Telegraph

Australia: 'Stoner Sloth' Anti-Marijuana Campaign Backfires, Draws Widespread Ridicule

StonerSloth

By Steve Elliott
Hemp News

An anti-marijuana ad campaign in Australia featuring a Stoner Sloth has drawn widespread criticism and online ridicule; the campaign is being derided as a laughable failure.

The Stoner Sloth campaign, paid for by the New South Wales government with taxpayer money, was supposed to convince teens not to smoke marijuana, reports the BBC. The Stoner Sloth character is portrayed as being unable to cope with various social situations after getting fucked up.

The three original videos show Stoner Sloth acting dopey and reacting slowly to the people around, who are apparently disgusted by Stoner Sloth's dull-wittedness. "You're Worse On Weed," we are told by the ads.

Even anti-marijuana groups in Australia attacked the lameness of the campaign. “While we wish the NSW Government luck in future cannabis campaigns, the current Stoner Sloth campaign doesn't reflect NCPIC views on how cannabis harms campaigns should be approached,” sniffed the National Cannabis Prevention and Information Centre, reports Mark Molloy at The Telegraph.

The NCPIC's logo was used to endorse the campaign, but it was quick to distance itself, claiming it had "no input" into the final ad.

The top trending Twitter hashtag in Australia on Saturday was #stonersloth, and it was still trending as of Monday.

Unsurprisingly, Keith Richards Still Likes A Morning Joint

KeithRichards[HighTimes]

By Steve Elliott
Hemp News

Keith Richards likes to wake and bake. "Wait... I need a NEWS STORY for this?" You may be thinking. But the guy's 71 now, and he quit cocaine a decade ago.

"I smoke regularly, an early morning joint," Richards told Mojo Magazine. "Strictly Californian."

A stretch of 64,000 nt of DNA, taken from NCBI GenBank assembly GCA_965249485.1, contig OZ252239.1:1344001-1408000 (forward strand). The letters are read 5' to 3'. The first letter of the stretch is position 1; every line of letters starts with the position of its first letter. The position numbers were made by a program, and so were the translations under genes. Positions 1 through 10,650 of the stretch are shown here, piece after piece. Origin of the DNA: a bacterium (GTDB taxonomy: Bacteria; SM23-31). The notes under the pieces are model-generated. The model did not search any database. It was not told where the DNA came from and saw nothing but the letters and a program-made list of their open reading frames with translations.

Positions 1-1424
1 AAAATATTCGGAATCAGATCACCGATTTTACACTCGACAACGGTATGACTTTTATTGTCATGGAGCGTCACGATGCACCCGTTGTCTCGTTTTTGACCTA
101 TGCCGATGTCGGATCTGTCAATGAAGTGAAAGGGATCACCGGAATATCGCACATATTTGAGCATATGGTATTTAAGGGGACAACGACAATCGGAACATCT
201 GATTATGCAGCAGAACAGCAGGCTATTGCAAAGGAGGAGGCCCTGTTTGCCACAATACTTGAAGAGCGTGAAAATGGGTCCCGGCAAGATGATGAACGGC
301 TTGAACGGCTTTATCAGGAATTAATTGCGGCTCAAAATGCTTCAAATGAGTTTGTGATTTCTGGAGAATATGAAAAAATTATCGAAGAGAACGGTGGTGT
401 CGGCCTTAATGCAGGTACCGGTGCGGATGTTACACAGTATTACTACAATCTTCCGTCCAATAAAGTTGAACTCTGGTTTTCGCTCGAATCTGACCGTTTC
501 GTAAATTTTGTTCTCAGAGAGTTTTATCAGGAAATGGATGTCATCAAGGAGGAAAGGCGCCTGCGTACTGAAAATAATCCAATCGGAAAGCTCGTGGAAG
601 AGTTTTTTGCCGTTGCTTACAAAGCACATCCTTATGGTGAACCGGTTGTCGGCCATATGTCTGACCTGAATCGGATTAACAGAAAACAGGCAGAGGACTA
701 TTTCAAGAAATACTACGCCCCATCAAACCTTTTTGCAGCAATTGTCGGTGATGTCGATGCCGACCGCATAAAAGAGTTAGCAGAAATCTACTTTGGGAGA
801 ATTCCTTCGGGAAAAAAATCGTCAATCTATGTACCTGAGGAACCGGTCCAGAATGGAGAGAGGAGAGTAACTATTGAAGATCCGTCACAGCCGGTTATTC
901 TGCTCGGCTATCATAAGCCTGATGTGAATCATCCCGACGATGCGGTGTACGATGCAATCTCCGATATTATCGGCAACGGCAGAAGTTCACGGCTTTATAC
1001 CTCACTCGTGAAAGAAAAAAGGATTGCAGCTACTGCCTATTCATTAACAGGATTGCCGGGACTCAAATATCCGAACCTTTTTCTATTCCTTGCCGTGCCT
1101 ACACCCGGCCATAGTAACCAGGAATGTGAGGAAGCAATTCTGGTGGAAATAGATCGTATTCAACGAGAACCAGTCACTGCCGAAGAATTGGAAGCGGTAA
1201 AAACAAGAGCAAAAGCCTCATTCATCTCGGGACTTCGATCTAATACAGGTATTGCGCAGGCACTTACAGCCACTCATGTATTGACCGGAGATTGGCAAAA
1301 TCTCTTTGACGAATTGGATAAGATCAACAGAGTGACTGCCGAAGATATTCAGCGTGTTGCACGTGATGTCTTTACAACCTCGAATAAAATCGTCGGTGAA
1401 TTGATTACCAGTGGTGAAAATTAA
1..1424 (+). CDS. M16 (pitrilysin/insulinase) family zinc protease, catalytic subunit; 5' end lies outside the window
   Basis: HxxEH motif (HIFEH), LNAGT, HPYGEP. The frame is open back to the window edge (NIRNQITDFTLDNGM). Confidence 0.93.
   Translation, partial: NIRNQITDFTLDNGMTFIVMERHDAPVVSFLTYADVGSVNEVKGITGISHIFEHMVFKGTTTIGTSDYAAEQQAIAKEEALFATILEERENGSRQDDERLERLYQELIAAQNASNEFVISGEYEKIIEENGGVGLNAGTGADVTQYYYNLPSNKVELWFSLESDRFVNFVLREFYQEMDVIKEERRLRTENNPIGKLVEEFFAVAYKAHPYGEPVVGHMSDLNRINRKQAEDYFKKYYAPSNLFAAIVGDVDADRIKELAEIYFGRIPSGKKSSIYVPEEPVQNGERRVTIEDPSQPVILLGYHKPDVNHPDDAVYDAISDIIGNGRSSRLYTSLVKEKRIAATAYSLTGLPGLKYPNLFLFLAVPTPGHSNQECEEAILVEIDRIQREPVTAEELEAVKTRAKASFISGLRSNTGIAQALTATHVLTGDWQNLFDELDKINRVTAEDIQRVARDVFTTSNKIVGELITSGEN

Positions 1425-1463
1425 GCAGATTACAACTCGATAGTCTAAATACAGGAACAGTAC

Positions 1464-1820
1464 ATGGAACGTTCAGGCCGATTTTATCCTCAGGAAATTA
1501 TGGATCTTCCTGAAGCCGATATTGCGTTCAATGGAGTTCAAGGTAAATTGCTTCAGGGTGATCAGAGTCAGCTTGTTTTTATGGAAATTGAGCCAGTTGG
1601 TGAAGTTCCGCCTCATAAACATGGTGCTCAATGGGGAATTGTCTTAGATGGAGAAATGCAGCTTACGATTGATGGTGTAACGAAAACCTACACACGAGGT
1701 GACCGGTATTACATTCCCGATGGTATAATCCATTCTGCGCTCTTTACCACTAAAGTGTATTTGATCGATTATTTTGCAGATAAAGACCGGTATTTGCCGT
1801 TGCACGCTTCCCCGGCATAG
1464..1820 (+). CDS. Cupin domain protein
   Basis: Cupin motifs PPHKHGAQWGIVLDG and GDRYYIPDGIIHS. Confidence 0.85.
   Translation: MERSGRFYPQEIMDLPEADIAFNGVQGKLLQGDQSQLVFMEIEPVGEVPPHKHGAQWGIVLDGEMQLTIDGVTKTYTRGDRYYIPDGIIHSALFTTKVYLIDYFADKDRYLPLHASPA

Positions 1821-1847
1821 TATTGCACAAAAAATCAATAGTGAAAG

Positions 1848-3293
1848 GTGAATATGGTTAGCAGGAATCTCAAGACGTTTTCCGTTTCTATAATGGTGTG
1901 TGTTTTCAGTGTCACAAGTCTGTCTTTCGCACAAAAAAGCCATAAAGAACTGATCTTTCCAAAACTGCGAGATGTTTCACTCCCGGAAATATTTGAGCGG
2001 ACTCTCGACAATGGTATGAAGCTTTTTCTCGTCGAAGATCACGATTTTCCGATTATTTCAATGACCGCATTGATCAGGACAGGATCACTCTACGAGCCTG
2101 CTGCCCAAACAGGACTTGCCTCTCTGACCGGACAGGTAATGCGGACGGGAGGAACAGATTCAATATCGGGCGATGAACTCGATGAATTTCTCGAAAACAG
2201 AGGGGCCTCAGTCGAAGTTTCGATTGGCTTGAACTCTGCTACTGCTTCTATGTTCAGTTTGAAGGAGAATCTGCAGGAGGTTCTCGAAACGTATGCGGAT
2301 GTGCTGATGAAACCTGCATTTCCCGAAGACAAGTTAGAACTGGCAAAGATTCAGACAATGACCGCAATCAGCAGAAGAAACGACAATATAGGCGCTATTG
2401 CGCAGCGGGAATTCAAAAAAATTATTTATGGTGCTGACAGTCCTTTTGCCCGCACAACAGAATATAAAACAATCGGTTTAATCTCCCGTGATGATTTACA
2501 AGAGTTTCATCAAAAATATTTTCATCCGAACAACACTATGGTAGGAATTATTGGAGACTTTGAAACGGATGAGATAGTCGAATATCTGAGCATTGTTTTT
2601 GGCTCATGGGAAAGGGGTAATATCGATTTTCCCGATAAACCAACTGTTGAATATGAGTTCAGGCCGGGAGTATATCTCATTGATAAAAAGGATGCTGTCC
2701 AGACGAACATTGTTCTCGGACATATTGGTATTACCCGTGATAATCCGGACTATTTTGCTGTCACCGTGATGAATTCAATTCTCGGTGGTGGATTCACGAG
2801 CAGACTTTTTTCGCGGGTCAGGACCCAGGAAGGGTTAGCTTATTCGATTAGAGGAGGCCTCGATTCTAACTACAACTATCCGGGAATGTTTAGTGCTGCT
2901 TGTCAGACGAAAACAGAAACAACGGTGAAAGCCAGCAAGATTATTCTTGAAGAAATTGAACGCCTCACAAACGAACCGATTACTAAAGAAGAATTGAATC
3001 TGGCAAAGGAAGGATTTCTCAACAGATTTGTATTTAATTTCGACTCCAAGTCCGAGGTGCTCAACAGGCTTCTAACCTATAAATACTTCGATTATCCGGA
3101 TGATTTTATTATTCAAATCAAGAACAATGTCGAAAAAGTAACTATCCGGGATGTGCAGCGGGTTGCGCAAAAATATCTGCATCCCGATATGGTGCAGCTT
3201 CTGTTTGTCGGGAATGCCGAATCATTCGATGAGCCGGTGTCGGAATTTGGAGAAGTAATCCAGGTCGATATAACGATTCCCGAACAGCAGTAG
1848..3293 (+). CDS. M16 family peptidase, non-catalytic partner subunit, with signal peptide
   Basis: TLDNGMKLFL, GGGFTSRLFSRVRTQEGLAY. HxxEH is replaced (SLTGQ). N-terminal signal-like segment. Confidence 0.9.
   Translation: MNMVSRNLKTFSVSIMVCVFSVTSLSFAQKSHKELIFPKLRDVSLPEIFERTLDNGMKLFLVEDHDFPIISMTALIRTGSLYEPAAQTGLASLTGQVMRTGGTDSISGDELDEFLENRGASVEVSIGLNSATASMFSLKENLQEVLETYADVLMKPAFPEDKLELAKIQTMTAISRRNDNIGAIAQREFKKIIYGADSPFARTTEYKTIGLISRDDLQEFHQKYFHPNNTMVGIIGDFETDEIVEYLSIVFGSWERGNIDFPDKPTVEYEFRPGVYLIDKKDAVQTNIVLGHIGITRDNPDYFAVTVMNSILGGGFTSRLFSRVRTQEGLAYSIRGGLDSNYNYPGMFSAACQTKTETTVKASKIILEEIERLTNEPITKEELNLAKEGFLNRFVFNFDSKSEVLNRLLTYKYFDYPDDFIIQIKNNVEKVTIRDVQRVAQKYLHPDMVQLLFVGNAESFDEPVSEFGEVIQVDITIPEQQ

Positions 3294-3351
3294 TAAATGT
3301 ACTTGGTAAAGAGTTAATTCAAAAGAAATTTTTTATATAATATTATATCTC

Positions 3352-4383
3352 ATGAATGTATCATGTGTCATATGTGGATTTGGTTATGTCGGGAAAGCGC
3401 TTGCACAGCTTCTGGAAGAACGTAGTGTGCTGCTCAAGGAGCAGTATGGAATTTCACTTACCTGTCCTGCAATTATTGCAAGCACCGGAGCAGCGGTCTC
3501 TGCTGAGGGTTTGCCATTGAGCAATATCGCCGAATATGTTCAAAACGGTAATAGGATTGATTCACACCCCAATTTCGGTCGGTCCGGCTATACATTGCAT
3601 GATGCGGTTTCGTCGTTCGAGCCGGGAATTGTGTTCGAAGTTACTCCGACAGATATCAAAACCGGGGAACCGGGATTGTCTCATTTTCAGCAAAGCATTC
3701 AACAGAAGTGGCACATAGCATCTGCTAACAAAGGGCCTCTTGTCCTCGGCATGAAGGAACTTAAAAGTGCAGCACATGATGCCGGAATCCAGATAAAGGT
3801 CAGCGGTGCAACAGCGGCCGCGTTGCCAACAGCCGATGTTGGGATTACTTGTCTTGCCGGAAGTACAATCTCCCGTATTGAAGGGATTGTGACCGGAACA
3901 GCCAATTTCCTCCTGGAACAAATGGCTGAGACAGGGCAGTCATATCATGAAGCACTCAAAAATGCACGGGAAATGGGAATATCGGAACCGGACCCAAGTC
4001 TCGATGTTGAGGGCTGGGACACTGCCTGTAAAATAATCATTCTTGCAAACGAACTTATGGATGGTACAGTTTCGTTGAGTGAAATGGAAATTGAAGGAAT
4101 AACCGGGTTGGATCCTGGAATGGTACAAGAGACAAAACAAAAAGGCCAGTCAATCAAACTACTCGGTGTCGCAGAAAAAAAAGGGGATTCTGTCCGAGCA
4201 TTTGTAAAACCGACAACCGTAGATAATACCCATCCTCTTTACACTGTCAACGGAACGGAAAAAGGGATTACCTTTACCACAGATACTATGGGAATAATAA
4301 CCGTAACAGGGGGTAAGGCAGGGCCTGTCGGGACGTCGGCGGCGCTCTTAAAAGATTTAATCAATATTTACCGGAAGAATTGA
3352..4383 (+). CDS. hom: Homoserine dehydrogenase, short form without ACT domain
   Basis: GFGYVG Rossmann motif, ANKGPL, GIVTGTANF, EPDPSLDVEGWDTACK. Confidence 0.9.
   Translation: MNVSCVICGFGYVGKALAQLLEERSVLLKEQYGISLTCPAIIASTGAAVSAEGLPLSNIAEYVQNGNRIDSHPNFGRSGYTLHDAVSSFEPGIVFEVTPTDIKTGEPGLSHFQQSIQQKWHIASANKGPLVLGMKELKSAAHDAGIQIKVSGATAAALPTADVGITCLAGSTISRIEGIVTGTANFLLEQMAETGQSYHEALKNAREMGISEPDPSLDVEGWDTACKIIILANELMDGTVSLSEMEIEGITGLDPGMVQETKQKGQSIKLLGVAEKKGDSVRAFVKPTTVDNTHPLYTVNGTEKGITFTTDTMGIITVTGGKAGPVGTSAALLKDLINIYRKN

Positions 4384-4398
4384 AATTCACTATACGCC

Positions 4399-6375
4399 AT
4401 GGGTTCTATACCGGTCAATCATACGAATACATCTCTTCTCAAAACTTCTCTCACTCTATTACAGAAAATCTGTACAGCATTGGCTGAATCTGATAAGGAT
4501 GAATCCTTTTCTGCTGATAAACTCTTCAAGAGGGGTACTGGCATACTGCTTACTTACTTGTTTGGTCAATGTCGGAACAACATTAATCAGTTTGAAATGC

Richards, who lives in a home in Sussex, England, which he bought in the 1960s and has a Manhattan apartment, praised the legalization of cannabis in some American states, reports The Telegraph.

"One of the most pleasant things to watch is a map of American [showing states where pot is legal], where it goes, green... green... green," Richards said. "Whether it's a good thing in the long run, I don't know."

Richards gave up cocaine back in 2006 after falling out of a tree and undergoing brain surgery. He said he hasn't taken heroin since 1978. He still drinks, he told Mojo, but "other than that, I'm pretty straight."

According to Richards, the Stones may return to the studio at the end of this year.

Photo: High Times

U.K.: Green Property: Refurbishing derelict homes

Sarah Lonsdale tests the latest 'eco’ products and sorts the fads from the finds. This week: refurbishing derelict homes

By Sarah Lonsdale, The Telegraph

There is a truth that must be heard! It is a contemporary scandal of monstrous proportions. There are about two million families in this country who need homes but who are priced out of buying or renting because of a lack of supply. Yet there are thousands upon thousands of houses lying empty – nearly three quarters of a million in England alone.

In the Midlands, North East and North West, great swathes of perfectly sound Victorian terraces, in better condition than ones in Fulham or Putney that change hands for over £1m each, are standing derelict; boarded up, their roofs stripped of lead, the elements slowly doing their destructive work.

In the past few years, 16,000 period terraces have been bulldozed to the ground and only 3,000 new homes have been rebuilt to replace them. Thousands more stand empty: design classics with airy front rooms flooded with light from their bay windows and ingenious split-level floor planning going to dry rot and black mould.

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